Phil awoke quickly at 5:10am, and I rose more slowly. The HIExpress had quite a good help-yourself free breakfast, including cheese omelets, bacon, and biscuits. While we are there, more than a half dozen actors in Elizabethan costumes join the breakfast, and so we guess there is a Renaissance Festival somewhere close by today. Just as we’re leaving breakfast, Bob Turner shows up and informs us that Sharon will come by about 7:45am for any bags we want to deposit in the van.
After all my knee twinging yesterday, I make an easy decision to go with Plan B and ditch my panniers in the sag wagon. I keep the handlebar bag (full of snacks, camera, lotions, eyewear, etc.) and trunk (with all my warmth and rain gear). I figure I’ll see how my knees feel after today and maybe re-attach the panniers for Day #3, just for the conditioning and experience.
We head over to the Blue Mist and make an attempt to link up with Mary Ellen. I call and leave a message, but learn later that she is already out on today’s course. I also ask around for a crescent wrench, to tighten up the nuts securing my handlebar bag. With vibrations and road bumps, the bag slowly rotated downward to encroach my hands and brake levers yesterday. No big deal, but annoying. Tom tries several of his tools, then one rider produces a tiny closed-end wrench that works perfectly. Success!
Phil and I head out onto AZ79. It is a long straight shot southeast, and we are very soon working hard and looking down at our speedometers, reading numbers like 11, 12, and 13. From the road, it appears we are riding on a flat by all landmarks, but we know from the cue sheet that we are on a 38 mile incline.
It’s cold this morning, and I’ve got on leg tights, thermal beanie, full gloves, a tee shirt beneath my jersey, and my rain jacket. Very soon, I stop to unzip my pit vents – my arms are already starting to sweat. After a few more miles, I stop again to remove my rain jacket. It is really cold for another mile as the sweat evaporates, but then I am quite comfortable.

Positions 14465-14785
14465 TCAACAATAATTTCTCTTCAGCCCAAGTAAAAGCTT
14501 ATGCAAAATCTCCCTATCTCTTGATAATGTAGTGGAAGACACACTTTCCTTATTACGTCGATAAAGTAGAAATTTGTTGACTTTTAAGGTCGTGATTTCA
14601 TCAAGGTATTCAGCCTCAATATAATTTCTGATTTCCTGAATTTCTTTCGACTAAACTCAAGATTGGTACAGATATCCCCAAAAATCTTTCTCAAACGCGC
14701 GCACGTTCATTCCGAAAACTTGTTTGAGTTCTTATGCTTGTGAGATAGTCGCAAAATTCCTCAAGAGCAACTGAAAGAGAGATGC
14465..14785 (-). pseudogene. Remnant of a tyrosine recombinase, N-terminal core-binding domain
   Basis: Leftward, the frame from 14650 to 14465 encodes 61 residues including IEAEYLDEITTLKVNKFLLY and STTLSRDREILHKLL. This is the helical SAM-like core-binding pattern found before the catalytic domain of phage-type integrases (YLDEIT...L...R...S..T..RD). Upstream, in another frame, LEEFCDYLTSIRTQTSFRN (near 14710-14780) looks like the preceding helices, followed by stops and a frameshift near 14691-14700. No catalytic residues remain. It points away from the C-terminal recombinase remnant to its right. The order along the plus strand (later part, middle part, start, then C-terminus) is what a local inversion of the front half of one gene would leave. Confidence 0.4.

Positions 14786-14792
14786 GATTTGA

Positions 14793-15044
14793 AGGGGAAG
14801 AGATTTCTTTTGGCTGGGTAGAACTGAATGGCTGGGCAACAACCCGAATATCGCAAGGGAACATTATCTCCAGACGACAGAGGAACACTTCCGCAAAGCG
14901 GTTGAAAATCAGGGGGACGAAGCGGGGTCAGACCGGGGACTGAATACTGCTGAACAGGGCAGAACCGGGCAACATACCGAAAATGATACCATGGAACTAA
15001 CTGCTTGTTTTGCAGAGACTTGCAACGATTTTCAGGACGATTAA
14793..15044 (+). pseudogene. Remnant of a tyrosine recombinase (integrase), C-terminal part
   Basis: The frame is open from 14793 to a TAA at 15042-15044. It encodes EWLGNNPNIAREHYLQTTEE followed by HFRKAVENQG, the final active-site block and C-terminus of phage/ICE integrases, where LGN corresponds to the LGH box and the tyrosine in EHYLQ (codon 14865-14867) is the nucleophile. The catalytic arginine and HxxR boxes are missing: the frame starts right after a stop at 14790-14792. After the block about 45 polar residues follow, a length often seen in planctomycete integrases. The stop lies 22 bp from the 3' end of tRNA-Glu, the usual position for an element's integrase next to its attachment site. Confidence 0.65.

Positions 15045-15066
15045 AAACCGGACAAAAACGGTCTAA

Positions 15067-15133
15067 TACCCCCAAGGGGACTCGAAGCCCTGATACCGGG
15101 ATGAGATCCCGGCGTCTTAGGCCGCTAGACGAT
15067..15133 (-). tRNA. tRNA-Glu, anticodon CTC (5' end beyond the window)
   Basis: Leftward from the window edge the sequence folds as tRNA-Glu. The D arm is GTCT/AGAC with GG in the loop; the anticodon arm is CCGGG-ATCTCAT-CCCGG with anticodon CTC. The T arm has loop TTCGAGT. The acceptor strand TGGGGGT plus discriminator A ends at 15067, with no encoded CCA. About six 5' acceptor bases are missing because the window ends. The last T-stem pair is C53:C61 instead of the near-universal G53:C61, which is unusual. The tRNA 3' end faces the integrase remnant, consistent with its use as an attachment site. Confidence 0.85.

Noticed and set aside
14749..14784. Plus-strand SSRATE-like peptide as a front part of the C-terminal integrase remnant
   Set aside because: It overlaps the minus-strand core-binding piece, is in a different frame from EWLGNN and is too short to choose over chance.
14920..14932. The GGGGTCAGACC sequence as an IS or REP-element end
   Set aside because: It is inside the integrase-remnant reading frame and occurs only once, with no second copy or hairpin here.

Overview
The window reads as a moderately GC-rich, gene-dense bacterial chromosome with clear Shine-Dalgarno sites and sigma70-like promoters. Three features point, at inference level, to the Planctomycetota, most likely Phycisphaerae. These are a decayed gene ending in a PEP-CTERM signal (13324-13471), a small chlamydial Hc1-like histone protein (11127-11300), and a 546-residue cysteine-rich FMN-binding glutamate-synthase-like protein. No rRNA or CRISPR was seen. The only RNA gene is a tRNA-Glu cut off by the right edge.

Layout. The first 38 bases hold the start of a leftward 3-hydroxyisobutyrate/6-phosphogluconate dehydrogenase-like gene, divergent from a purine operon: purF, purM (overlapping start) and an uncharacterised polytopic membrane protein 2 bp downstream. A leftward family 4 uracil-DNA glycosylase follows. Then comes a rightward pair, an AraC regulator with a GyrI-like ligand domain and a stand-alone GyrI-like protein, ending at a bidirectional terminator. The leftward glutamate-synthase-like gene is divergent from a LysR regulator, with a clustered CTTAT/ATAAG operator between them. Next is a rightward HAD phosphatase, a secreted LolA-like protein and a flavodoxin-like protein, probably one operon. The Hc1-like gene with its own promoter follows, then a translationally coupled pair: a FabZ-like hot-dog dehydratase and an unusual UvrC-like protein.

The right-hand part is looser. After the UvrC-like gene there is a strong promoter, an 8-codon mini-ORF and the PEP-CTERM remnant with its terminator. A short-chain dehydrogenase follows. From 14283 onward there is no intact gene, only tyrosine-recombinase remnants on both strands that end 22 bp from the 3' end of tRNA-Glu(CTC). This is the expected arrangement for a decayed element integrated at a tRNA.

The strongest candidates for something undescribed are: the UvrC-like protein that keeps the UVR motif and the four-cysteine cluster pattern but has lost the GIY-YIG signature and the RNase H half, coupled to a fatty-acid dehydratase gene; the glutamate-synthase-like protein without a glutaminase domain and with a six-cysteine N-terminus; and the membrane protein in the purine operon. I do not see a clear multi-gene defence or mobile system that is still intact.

Phil and I pick up Jan P, and we pick up Diana and Jesse further down the road. We lose Jesse, then lose Phil, so it is just the three of us for a long time. We all stop at the Tom Mix Monument, nibble on snacks, and chat with Sharon. I’m getting a little bit sore, and Diana offers me a Naprosyn, which she says is a little bit stronger than Tylenol.
Jan, Diana, and I head back out on the road and continue the long uphill. Diana rides some 10 yards behind Jan, because I think she doesn’t like pacelining. Likewise, I ride 10 yards behind Diana, because I know from her comments last night that she gets nervous if someone is on her tail. So despite our grouping, each one of us is effectively “pulling” ourselves.
About 6 miles to the top, I hear Jan mentioning behind me that she is getting erratic, so I pull off for a cookie stop. Diana pulls in behind me, but we are a bit surprised that Jan continues right by and keeps pedaling. Diana and I cut our stop short and eventually catch up with Jan again. About 3 miles to the top, I’m starting to feel pretty strained, too, and decide to stand up on the pedals to climb the last few swells. This feels really good, but soon puts me 1/3 mile out in front of the girls.
I finally reach the “summit” and there is a big electrical substation there. The hill crests quickly, and I shift onto my big chainring, crank a few times, and enjoy the much-needed 5 mile downhill into the town of Oracle. I catch up with Peter and Carol gliding down the hill, then watch as they peel off into the restaurant at the junction of AZ79 and AZ77. I think it is called Lupe’s.
I stop beside the road after the turn, just in front of the restaurant, and crunch down a granola bar. I’m looking for bikes at the restaurant, but don’t see any other than Carol and Peter’s. I wait for a few more minutes for signs of Diana and Jan – I guess they stopped at the substation. Soon enough, I click back in and head south on Oracle Road (AZ77). Later, I learned that Mary Ellen was waving at me from the restaurant to come join them. Wish I had seen her!
There is lots of traffic on Oracle Road. At the intersection of Oracle and Tangerine, all I can see are dozens of orange construction signs south down Oracle, and clear sailing west on Tangerine. I also know that Tangerine is a good bicycle route. I check my cue sheet again – it says straight on Oracle all the way to Ina. Reluctantly, I continue on Oracle and into the malaise.